contributed by Roger J. Hudgins, M.D. and William R. Boydston, M.D., Ph.D.
Macrocephaly refers to a head circumference greater than two standard deviations above the mean for age, sex, race and gestation. Since macrocephaly is a statistical concept, a percentage of children with large heads will be normal. However, abnormal head size may be the first clinical sign of intracranial pathology. This is also true of serial measurements showing an increasing or decreasing rate of head growth still within the upper or lower second percentiles on the head growth curve.
Every child with macrocephaly or microcephaly or an increasing or decreasing rate of head growth should be evaluated. This should start with a careful history, cranial and neurological examination. As hydrocephalus, brain tumors, chronic subdural hematomas or other intracranial mass lesions may cause macrocephaly, symptoms and signs of increased intracranial pressure are extremely important in this evaluation. These symptoms may be progressive irritability, lethargy and vomiting in young children and intermittent headaches and vomiting in older children. Characteristic signs of elevated intracranial pressure are MacEwen's (cracked pot sound on thumping the head), prominent frontotemporal scalp veins, bulging anterior fontanel, impaired upward gaze (sunsetting eyes), unilateral or bilateral sixth cranial nerve paresis, papilledema and, later in the course, alteration of the level of consciousness. While the presence of any of these signs or symptoms in the child with macrocephaly would warrant immediate neurosurgical consultation, their absence does not preclude elevated intracranial pressure. With progressive hydrocephalus some children will have increased muscle tone, particularly in the lower extremeties, or difficulties with phonation or feeding.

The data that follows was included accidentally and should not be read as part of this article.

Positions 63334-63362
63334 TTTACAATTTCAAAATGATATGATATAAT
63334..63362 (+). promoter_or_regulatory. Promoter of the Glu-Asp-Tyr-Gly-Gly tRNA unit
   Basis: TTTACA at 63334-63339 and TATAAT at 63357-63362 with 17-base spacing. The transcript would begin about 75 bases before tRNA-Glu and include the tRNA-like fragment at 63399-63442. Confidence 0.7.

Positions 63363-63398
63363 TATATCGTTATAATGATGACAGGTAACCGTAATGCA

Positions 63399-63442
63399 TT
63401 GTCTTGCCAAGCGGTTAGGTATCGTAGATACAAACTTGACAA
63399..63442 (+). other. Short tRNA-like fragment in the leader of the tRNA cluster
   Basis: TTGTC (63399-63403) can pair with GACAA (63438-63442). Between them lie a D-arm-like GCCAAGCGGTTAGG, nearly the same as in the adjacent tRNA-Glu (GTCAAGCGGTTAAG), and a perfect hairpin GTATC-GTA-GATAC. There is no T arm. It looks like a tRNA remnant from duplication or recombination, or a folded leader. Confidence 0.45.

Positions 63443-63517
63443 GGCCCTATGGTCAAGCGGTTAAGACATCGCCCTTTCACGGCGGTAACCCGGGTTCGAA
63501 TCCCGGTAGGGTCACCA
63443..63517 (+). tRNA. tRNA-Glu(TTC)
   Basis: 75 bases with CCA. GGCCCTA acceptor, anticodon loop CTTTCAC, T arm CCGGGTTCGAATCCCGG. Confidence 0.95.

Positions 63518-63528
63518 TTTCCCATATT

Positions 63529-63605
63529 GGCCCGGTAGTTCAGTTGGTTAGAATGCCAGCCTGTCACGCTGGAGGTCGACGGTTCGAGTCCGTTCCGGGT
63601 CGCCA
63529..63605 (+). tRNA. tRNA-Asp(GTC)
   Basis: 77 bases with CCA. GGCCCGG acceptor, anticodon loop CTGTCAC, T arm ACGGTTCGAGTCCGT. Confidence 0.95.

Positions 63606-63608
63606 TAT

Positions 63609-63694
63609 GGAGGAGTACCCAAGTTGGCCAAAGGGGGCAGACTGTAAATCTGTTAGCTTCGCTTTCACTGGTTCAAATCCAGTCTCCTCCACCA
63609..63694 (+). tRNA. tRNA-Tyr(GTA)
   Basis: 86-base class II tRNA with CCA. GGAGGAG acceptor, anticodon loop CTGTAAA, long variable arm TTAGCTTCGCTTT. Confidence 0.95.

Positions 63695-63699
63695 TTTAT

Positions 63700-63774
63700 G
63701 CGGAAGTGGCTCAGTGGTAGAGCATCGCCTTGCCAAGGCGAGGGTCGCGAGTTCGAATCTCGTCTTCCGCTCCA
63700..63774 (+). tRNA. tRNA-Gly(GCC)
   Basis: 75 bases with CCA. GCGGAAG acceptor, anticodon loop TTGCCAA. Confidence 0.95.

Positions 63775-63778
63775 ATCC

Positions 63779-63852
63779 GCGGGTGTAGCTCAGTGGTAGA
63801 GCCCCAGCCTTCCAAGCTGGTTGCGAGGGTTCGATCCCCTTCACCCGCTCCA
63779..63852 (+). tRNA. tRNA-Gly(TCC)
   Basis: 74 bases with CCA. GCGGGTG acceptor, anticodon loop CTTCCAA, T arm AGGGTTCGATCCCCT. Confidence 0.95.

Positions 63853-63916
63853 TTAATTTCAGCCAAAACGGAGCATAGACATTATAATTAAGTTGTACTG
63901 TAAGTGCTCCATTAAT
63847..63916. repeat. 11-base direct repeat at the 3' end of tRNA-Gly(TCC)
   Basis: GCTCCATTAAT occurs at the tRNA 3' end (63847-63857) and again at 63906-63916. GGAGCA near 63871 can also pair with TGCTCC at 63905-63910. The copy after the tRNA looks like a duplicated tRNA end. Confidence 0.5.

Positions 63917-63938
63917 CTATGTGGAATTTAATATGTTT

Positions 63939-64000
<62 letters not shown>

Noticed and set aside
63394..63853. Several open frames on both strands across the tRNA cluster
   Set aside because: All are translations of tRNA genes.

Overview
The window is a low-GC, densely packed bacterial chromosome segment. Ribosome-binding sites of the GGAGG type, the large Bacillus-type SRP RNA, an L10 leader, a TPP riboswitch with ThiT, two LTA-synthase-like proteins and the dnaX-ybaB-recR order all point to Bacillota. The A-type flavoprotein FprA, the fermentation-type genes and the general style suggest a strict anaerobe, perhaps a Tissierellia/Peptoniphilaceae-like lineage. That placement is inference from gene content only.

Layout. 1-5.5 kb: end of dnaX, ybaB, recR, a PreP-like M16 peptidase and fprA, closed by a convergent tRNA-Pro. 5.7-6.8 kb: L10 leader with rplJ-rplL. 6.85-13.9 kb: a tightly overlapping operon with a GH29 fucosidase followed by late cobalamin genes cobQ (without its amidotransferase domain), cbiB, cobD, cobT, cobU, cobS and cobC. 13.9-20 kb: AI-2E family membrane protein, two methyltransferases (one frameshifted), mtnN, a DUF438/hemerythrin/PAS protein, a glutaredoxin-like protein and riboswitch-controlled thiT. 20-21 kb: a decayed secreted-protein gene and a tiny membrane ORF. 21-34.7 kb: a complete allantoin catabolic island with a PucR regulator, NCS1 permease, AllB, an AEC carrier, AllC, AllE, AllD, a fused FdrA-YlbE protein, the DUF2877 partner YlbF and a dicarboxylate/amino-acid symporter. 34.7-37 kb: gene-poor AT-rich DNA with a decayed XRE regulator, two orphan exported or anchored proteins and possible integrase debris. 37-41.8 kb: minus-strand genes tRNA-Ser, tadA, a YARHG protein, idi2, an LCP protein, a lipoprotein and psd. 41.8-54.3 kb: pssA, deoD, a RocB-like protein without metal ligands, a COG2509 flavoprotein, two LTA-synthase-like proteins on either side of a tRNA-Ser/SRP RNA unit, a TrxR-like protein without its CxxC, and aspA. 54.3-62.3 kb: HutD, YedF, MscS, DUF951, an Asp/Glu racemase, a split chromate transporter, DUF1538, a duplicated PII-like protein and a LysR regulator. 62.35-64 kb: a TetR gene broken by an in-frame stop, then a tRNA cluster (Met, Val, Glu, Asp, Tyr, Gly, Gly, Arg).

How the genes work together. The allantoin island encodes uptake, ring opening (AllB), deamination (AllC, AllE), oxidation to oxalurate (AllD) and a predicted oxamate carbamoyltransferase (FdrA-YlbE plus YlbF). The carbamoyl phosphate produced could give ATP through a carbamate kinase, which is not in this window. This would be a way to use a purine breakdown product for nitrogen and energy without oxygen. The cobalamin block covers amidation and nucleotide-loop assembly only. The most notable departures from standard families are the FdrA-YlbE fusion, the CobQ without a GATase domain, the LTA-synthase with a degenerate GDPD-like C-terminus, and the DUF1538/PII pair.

If the child exhibits no signs of increased intracranial pressure but has developmental delay, metabolic and congenital abnormalties such as Alexander's disease and disorders of cerebral architecture must be excluded. Macrocephaly associated with primary abnormalities of bone such as achondroplasia and rickets are recognized primarily by the characteristic body habitus and/or laboratory abnormalities.
From a neurosurgical standpoint the key to evaluation of the infant or child with macrocephaly and suspected intracranial or cranial pathology is diagnostic imaging. For the infant with an open fontanel and suspected hydrocephalus, the cranial ultrasound is the imaging modality of choice. For evaluation of other suspected conditions, computed tomography (CT) and magnetic resonance imaging (MRI) are utilized. MRI is best suited for detailed imaging of the brain and, although more expensive than CT, does not use radiation. As MRI does not allow visualization of bone, CT is used if craniosynostosis is suspected.
One of the more common causes of macrocephaly is termed benign subdural hygromas of infancy. Characteristically, the infant has a normal head circumference at birth and for the first few months. The head growth then accelerates and may exceed the ninety-eighth percentile. Development is usually normal but there may be mild motor delay. The fontanel is sunken to flat. CT or MRI will reveal normal sized ventricles but an enlarged frontal subarachnoid space. These children do well without intervention. The head size usually normalizes by eighteen to twenty-four months and development catches up.